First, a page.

This is a graph of traffic to the website of the Australian Open tennis championship. As you can see, the traffic spikes in January every year and then all but disappears for the other 11 months of the year. It is also important to note that the height of the traffic spike is increasing year on year.
If the owners of this site want to be able to serve all the traffic at the top peak of the peak, they can spend a fortune on servers capable of handling that level of traffic but these servers will be almost entirely idle for eleven months of the year. The alternative is that the owners put the site on a cloud platform and dial up the resources associated with it, as and when needed. This is obviously a vastly more efficient option for the site owners. However, that doesn’t mean that cloud computing itself is Green or efficient.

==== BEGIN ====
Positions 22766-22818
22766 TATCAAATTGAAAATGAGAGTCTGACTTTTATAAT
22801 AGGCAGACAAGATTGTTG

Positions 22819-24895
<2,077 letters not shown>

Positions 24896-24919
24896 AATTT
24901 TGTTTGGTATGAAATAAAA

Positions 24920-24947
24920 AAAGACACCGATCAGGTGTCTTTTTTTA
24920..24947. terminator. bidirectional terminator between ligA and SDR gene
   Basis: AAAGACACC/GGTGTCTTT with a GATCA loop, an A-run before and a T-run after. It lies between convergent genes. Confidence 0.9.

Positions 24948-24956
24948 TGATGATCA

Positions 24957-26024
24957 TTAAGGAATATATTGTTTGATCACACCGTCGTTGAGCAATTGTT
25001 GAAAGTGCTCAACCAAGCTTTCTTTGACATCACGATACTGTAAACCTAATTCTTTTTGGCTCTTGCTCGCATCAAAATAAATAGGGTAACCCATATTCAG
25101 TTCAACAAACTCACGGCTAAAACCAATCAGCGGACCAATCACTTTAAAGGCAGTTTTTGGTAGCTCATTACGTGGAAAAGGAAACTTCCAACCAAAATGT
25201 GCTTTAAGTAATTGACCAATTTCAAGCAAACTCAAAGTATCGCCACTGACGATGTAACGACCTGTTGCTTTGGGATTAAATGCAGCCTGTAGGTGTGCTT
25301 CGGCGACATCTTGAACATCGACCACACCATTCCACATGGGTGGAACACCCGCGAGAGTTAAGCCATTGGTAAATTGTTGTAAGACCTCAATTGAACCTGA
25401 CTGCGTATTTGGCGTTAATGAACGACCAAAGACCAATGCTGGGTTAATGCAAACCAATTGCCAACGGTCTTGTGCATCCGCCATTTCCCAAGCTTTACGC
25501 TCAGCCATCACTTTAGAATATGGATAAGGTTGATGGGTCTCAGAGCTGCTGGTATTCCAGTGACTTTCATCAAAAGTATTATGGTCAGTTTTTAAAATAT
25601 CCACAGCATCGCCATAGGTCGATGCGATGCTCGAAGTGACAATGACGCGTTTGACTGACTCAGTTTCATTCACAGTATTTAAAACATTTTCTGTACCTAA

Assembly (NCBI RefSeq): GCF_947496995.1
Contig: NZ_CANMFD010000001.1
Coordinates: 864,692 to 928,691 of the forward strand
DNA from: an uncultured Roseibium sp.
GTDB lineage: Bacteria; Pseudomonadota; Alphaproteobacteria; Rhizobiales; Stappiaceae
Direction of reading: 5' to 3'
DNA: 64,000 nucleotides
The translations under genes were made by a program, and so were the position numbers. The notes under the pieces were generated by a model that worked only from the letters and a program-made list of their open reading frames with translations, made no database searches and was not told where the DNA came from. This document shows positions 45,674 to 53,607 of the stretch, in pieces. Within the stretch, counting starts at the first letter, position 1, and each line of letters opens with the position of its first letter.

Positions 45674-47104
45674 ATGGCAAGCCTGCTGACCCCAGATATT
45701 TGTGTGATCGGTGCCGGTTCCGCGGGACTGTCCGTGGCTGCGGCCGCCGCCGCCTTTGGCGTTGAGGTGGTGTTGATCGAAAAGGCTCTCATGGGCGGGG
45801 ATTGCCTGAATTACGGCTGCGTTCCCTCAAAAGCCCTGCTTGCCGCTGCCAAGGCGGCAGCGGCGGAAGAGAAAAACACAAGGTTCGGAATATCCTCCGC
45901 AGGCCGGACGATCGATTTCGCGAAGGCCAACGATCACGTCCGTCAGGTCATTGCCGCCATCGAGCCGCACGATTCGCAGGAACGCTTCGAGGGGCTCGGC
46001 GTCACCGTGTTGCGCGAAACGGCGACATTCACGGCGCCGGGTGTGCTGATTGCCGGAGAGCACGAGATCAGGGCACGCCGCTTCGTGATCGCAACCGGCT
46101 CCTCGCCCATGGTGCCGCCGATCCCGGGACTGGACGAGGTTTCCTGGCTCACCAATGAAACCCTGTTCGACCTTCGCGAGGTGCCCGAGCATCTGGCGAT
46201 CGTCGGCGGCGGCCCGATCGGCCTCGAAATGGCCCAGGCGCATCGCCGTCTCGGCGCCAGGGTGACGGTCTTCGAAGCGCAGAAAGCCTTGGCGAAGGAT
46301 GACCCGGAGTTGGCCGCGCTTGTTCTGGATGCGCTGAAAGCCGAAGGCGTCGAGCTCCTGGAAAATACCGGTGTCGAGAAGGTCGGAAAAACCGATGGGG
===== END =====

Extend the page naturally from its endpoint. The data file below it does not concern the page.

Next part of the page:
For cloud computing to be efficient, the individual servers need to be doing more work than they would be doing if not in a cloud infrastructure. The main cloud providers include Amazon, Google, IBM and more recently, Microsoft. As far as I know, none of these companies are providing utilisation data per unit, so it is not possible to know just how efficient cloud computing actually is.
There is another consideration. There are a number of start-ups who say that they couldn’t have built their infrastructure if it wasn’t for cloud i.e. theirs is additional consumption which wouldn’t haven’t existed without the cloud. Does this newly facilitated consumption mean that cloud computing is less Green?
And without usage data from the cloud providers will we ever truly know if cloud computing is Green?